Research Cryptocurrency Data Using Asynchronous Operations

Every day, developers encounter situations where we want to perform network calls, I/O calls, and other calls that are generally asynchronous in nature. This is because synchronous operation tasks always execute one after the other, which takes time and blocks the code execution until they’re resolved, whereas asynchronous operations can be executed without blocking the code execution—so you can work with multiple network or I/O requests simultaneously. This also improves the code execution time.

Postman allows you to write scripts in which you can send async requests with our PM API, and you can read more about it in this previous blog post. In case you’ve never tried writing scripts in Postman, learn more about scripting in Postman here.

The Async Operations collection in Postman will come in handy whenever you want to build and execute requests in an async format; chaining multiple requests under a single pre-request or test script, and controlling the order of execution too.

Example use case: researching cryptocurrency

Our objective is to get the list of all crypto coins, the market data for crypto coins, and the list of all the exchanges available in crypto such as Binance and Coinbase Exchange, etc.

We want to process this data before calling our endpoint that processes this data altogether and performs a certain action on it.

Coingecko provides three endpoints that  can help us achieve our objective:

  • /list: List all support coins ID, name, and symbol.
  • /coins/markets: List all supported coin prices, market cap, etc.
  • /exchanges/list: List all supported markets’ ID and name.

Let’s walk through the steps to see how we can achieve this using one of the functionalities of the Async Operations collection:

  1. Fork the Aysnc Operations collection into your account to get started.

Alternatively, you can also directly use it:

2. Use async.parallel request. In the Pre-request Script tab, execute the three requests in parallel to get all the data altogether:

asyncParallel([
    (cb) => pm.sendRequest('https://api.coingecko.com/api/v3/coins/list', (err, res) => {
        cb(err, res.json());
    }),
    (cb) => pm.sendRequest('https://api.coingecko.com/api/v3/coins/markets?vs_currency=usd', (err, res) => {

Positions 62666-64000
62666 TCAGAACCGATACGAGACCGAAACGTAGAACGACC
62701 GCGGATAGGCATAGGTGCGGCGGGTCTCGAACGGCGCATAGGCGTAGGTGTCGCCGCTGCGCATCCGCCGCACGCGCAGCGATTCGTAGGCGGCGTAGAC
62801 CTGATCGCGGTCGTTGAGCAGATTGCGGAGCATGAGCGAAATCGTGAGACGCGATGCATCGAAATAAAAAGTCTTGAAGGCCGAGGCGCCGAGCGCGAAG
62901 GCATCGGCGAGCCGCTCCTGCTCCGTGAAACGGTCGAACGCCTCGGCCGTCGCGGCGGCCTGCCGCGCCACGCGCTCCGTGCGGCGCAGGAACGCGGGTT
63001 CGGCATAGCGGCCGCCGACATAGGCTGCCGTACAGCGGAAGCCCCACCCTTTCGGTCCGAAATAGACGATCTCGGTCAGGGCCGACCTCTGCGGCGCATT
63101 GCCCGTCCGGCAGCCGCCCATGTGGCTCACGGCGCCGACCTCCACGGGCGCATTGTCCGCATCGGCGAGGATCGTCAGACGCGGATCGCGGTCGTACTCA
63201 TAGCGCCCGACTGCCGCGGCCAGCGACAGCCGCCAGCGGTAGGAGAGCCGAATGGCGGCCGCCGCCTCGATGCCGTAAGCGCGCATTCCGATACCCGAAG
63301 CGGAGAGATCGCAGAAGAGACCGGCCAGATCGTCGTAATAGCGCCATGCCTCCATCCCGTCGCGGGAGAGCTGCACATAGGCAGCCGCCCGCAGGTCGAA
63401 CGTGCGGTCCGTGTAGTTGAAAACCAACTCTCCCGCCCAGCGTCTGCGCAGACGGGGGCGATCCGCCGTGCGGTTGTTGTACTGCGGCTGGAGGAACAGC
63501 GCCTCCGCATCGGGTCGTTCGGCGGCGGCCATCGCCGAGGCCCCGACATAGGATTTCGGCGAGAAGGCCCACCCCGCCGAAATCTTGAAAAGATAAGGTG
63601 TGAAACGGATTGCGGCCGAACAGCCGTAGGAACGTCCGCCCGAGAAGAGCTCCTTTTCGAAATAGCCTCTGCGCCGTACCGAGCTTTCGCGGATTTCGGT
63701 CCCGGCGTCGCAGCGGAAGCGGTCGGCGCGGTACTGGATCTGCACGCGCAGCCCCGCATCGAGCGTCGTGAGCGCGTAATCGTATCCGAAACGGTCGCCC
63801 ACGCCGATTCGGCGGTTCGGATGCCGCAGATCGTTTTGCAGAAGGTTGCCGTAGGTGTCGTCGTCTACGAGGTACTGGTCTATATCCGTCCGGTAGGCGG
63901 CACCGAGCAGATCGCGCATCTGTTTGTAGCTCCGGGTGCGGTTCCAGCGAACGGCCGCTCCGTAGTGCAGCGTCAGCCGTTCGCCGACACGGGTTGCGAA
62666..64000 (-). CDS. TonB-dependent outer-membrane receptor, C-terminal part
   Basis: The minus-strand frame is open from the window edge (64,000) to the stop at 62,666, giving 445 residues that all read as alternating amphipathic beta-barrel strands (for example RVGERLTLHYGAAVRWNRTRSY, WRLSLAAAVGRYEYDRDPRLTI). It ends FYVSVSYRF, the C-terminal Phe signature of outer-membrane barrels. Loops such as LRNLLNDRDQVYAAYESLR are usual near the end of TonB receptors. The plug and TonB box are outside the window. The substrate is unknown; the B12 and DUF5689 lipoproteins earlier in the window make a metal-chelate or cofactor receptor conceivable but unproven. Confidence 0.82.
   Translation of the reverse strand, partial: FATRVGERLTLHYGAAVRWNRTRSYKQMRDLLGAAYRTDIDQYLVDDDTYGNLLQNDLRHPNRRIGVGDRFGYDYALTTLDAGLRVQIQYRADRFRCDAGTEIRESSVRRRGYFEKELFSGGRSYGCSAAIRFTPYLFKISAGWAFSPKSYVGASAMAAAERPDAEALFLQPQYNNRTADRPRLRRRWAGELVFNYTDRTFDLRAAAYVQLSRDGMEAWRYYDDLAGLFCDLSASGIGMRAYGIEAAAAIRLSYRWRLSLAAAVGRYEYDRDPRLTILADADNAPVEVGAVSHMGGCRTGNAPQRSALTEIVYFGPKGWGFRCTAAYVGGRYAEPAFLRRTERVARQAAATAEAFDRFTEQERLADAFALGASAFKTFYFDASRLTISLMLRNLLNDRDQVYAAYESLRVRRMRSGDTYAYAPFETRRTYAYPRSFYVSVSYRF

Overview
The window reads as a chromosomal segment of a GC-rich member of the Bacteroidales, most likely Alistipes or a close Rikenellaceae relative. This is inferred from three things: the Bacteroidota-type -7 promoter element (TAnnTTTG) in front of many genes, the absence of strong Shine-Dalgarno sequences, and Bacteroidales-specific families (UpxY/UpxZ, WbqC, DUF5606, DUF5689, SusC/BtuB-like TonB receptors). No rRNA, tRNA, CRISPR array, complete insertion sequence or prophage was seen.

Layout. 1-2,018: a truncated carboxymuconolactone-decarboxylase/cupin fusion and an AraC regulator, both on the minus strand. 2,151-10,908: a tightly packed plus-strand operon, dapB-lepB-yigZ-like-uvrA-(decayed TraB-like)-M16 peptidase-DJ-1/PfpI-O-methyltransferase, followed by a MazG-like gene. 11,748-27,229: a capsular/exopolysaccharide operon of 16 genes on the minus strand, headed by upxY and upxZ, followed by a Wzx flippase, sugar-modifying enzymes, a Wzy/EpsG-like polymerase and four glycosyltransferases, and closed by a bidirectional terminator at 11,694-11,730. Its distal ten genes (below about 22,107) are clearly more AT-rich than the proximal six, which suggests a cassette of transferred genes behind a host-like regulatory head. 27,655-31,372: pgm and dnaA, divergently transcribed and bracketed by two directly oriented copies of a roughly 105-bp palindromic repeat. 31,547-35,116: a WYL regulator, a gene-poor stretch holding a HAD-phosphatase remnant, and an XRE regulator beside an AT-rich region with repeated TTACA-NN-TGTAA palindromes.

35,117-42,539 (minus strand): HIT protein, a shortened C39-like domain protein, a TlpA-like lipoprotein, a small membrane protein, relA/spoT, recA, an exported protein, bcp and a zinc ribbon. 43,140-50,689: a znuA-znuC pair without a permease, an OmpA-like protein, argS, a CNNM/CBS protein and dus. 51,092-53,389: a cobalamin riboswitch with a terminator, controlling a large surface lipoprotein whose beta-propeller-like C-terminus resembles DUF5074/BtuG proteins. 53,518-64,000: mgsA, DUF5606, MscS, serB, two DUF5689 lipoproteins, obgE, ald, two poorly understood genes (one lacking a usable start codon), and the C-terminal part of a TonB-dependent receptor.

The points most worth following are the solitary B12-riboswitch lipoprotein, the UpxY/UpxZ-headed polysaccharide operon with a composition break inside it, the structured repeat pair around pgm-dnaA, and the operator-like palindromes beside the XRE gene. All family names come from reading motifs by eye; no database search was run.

cb(err, res.json());
    }),
    (cb) => pm.sendRequest('https://api.coingecko.com/api/v3/exchanges/list', (err, res) => {
        cb(err, res.json());
    })
], (err, [coinList, marketList, exchangeList]) => {
    // We have destructured the coinList, marketList and exchangeList above
    ...
});

3. Now use the data obtained from the three APIs and build your POST request body payload:

// using all the data that we obtained from the above APIs
const requestPayload = {
    coins: coinList.map(({ id, market_cap, symbol }) => ({ id, market_cap, symbol })),
    markets: marketList.map(({ id, symbol, name }) => ({ id, symbol, name })),
    exchanges: exchangeList.map(({ id, name }) => ({ id, name }))
}

// Set the entire request payload to be processed 
pm.variables.set('requestPayload', JSON.stringify(requestPayload));

4. This is what your final script looks like:

asyncParallel([
    (cb) => pm.sendRequest('https://api.coingecko.com/api/v3/coins/list', (err, res) => {
        cb(err, res.json());
    }),
    (cb) => pm.sendRequest('https://api.coingecko.com/api/v3/coins/markets?vs_currency=usd', (err, res) => {
        cb(err, res.json());
    }),
    (cb) => pm.sendRequest('https://api.coingecko.com/api/v3/exchanges/list', (err, res) => {
        cb(err, res.json());
    })
], (err, [coinList, marketList, exchangeList]) => {
    // We have destructured the coinList, marketList and exchangeList above

    // Now we'll build the request payload that we'll call our server with,
    // using all the data that we obtained from the above APIs
    const requestPayload = {
        coins: coinList.map(({ id, market_cap, symbol }) => ({ id, market_cap, symbol })),
        markets: marketList.map(({ id, symbol, name }) => ({ id, symbol, name })),
        exchanges: exchangeList.map(({ id, name }) => ({ id, name }))
    }

    // Set the entire request payload to be processed 
    pm.variables.set('requestPayload', JSON.stringify(requestPayload));
});

5. Now update your request body to use this new variable’s value:

6. Send the request:

We can see that all three requests were called before the actual request was sent out. Now let’s see the data that was sent to your final POST call:

This is a great way Postman scripts can really help. Under the Async Operations collection, there are a few more operations available—such as async.series and async.race. The objective of this collection is to show what is possible and can be achieved using the Postman’s Scripts tab and how we can address common small problems like chaining requests or calling multiple requests to build and execute complex workflows.

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